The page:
Lillian Pitt-10,000 Years Through Art
Dmae Roberts first met Lillian Pitt when noted writer Cheryl Strayed curated an artists section of a TEDx talk in 2013 that included Roberts and Pitt. Though she was familiar with Pitt’s work, it was a pleasure for Roberts to finally meet her. In her TEDx talk, Pitt shared the stage with Tomas Villa, a young artist she was mentoring.
In her new art show she is again sharing space with Villa and other Native American artists, two others she’s also mentored. That is the giving spirit of Lillian Pitt. Her new show Lillian Pitt Solo Show: Ancestors Known and Unknown runs through May 1st at the Columbia Center for the Arts in Hood River.
Pitt features her glass art based on petroglyphs for this exhibit. Other artists and artwork she curated for this show include photography by Joe Cantrell (Cherokee Nation) and contemporary paintings by Sara Siestreem (Hanis-Coos Tribe), large-scale mixed media wood carved masks by Toma Villa (Yakama Nation), found-object sculptures by Debora Lorang (friend of the Columbia Gorge Native Americans) , and aesthetically rich oils on canvas by Analee Fuentes (Mexican Heritage).
COVID-19 safety restrictions are in place at the Center. More info at: https://www.columbiaarts.org/ancestors-known-and-unknown/.
In this podcast, Pitt talks about her early history growing up on the Warm Springs reservation, the effects of COVID-19 on her community, the value of mentorship which she learned from her own mentor, the revered Navaho nation artist RC Gorman, and has passed on to other artists some who are featured in this new show. She also details how she is honoring 10,000 years of Native American peoples on the Columbia Gorge and the importance of Celilo Falls as an historic meeting place for Indigenous communities.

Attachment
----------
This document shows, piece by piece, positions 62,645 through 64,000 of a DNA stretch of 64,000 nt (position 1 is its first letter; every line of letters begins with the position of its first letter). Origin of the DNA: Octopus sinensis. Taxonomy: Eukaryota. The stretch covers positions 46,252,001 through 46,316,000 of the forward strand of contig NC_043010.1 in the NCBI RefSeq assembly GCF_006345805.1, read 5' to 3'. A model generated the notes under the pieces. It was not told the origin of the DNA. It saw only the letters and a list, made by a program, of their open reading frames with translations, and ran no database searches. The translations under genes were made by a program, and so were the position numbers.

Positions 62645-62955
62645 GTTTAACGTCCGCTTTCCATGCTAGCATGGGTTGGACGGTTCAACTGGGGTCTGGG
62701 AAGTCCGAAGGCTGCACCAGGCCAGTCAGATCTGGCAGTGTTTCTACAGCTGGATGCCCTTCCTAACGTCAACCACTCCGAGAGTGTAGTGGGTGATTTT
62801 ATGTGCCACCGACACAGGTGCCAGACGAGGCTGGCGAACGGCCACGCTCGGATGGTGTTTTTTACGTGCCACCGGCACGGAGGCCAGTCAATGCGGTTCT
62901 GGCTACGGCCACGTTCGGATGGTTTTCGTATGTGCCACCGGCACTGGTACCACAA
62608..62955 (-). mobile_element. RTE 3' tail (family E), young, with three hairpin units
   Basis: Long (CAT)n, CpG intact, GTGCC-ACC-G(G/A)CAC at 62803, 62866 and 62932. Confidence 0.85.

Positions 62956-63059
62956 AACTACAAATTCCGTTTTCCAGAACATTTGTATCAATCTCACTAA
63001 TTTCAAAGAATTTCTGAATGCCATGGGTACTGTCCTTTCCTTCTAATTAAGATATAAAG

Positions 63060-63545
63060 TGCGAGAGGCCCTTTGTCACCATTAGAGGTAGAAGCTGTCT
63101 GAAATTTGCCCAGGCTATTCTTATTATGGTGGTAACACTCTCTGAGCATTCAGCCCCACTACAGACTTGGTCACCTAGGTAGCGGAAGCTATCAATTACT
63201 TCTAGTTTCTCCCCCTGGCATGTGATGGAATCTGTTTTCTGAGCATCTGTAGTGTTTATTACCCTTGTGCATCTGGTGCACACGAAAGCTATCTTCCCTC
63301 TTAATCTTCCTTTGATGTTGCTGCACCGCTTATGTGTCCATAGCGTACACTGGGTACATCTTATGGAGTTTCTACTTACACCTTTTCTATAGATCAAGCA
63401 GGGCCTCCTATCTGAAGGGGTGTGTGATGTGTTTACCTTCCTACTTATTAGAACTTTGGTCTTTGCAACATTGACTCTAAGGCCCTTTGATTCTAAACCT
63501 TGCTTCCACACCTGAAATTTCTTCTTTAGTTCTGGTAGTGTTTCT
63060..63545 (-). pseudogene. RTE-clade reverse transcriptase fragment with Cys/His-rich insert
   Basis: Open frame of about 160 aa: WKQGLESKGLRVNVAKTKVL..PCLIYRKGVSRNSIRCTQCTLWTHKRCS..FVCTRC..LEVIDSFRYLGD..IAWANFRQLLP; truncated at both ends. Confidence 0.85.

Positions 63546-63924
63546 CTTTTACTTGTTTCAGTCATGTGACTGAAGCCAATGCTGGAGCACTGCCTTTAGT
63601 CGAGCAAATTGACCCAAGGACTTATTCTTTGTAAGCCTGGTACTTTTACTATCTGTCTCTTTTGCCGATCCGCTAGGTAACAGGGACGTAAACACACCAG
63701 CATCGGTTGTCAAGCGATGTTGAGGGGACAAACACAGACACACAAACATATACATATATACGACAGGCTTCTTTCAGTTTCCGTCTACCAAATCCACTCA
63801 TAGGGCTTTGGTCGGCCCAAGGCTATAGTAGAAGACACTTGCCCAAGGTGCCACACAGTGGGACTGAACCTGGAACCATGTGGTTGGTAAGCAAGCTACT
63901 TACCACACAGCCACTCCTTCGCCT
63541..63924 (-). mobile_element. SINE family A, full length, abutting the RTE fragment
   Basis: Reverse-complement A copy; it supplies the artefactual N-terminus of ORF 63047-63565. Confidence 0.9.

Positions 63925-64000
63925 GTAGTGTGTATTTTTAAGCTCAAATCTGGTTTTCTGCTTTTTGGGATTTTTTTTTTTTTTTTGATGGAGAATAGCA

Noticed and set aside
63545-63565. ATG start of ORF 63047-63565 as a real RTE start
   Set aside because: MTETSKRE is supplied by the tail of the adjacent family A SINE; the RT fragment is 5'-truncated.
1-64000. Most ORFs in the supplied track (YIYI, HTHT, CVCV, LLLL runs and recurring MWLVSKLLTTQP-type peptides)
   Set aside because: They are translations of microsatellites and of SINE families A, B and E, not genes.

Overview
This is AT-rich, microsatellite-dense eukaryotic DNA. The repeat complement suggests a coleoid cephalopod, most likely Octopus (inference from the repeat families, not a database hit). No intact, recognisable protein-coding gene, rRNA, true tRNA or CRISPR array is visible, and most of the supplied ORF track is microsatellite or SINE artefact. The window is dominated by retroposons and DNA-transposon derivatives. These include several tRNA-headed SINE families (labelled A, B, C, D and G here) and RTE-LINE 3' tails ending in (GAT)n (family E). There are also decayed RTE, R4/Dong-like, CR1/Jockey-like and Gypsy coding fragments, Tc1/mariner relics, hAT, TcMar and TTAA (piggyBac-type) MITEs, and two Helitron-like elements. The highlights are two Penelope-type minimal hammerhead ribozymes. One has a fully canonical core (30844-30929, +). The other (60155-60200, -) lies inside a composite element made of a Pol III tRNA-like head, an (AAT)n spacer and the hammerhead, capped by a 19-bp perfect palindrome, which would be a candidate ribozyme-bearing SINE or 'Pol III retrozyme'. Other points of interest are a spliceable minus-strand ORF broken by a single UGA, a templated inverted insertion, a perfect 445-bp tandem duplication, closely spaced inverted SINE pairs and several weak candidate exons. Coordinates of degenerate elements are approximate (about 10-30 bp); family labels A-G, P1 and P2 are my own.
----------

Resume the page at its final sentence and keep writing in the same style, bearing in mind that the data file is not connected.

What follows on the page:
More about Lillian Pitt: A Pacific Northwest Native American artist, Pitt was born and raised on the Warm Springs reservation in Oregon and is a descendent of Wasco, Yakama, and Warm Springs people. Her ancestors lived in and near the Columbia River Gorge for more than 10,000 years. The Columbia River was called, simply, the Big River, or the Nch’i-Wana, by her ancestors. It was the backbone of one of the largest trade networks in all of Native America. Pitt’s works have been exhibited and reviewed regionally, nationally and internationally, and she has been the recipient of numerous awards and distinctions. Her awards include the 2007 Earle A. Chiles Award for Lifetime Achievement, and the 1990 Governor’s Award of the Oregon Arts Commission, which declared that she had made “significant contributions to the growth and development of the cultural life of Oregon.”
Primarily a sculptor and mixed media artist, Lillian’s lifetime of works include artistic expressions in clay, bronze, wearable art, prints, and most recently, glass. Art by Lillian Pitt can be found in personal collections, art galleries, and museums. Her works are also displayed in numerous public spaces including parks, schools, and cultural institutions.